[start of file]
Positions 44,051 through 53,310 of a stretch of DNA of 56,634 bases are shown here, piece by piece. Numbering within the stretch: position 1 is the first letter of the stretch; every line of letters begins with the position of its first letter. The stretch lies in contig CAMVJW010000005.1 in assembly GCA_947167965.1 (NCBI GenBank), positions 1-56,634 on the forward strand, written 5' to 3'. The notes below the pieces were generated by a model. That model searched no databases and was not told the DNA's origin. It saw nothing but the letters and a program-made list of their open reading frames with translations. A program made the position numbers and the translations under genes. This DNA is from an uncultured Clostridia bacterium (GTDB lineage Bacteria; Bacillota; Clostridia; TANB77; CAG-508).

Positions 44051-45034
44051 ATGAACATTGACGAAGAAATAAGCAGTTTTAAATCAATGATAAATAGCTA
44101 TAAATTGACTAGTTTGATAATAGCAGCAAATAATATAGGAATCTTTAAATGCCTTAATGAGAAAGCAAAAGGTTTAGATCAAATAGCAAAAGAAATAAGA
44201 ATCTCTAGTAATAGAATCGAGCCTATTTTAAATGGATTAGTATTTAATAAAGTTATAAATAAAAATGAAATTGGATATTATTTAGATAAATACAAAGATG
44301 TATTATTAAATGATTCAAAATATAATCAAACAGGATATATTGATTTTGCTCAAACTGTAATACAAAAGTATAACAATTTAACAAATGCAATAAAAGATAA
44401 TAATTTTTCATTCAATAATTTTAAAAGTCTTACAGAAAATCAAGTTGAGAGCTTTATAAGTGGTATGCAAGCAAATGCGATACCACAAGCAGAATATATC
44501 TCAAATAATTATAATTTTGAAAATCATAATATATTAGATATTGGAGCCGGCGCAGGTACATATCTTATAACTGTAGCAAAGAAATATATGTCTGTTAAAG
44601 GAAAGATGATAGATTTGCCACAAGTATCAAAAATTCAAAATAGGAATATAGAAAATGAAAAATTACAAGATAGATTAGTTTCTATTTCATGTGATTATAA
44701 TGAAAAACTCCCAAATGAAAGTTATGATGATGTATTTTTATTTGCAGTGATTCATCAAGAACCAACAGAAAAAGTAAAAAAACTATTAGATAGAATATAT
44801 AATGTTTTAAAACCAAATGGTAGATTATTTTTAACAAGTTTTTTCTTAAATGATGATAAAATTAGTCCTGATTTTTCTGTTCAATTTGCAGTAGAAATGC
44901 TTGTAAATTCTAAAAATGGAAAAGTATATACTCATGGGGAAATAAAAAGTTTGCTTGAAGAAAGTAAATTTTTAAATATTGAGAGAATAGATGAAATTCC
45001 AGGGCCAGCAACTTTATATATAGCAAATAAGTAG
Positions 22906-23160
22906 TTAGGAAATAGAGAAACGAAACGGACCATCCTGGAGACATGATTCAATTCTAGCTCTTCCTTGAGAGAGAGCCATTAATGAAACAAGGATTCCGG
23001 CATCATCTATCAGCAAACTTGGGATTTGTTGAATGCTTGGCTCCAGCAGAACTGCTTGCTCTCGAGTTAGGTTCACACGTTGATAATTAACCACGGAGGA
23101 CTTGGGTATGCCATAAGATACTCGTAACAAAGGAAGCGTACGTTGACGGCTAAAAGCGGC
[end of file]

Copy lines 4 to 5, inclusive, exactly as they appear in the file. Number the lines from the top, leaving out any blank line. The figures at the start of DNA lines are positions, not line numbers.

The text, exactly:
44101 TAAATTGACTAGTTTGATAATAGCAGCAAATAATATAGGAATCTTTAAATGCCTTAATGAGAAAGCAAAAGGTTTAGATCAAATAGCAAAAGAAATAAGA
44201 ATCTCTAGTAATAGAATCGAGCCTATTTTAAATGGATTAGTATTTAATAAAGTTATAAATAAAAATGAAATTGGATATTATTTAGATAAATACAAAGATG